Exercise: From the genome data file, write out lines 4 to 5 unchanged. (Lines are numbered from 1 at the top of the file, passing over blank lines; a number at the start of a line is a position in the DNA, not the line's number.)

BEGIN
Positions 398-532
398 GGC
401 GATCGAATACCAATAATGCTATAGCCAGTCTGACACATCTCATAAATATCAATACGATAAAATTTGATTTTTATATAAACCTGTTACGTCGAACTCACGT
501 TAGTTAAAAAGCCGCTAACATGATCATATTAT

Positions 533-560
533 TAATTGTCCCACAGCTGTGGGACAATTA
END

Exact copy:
501 TAGTTAAAAAGCCGCTAACATGATCATATTAT

Positions 533-560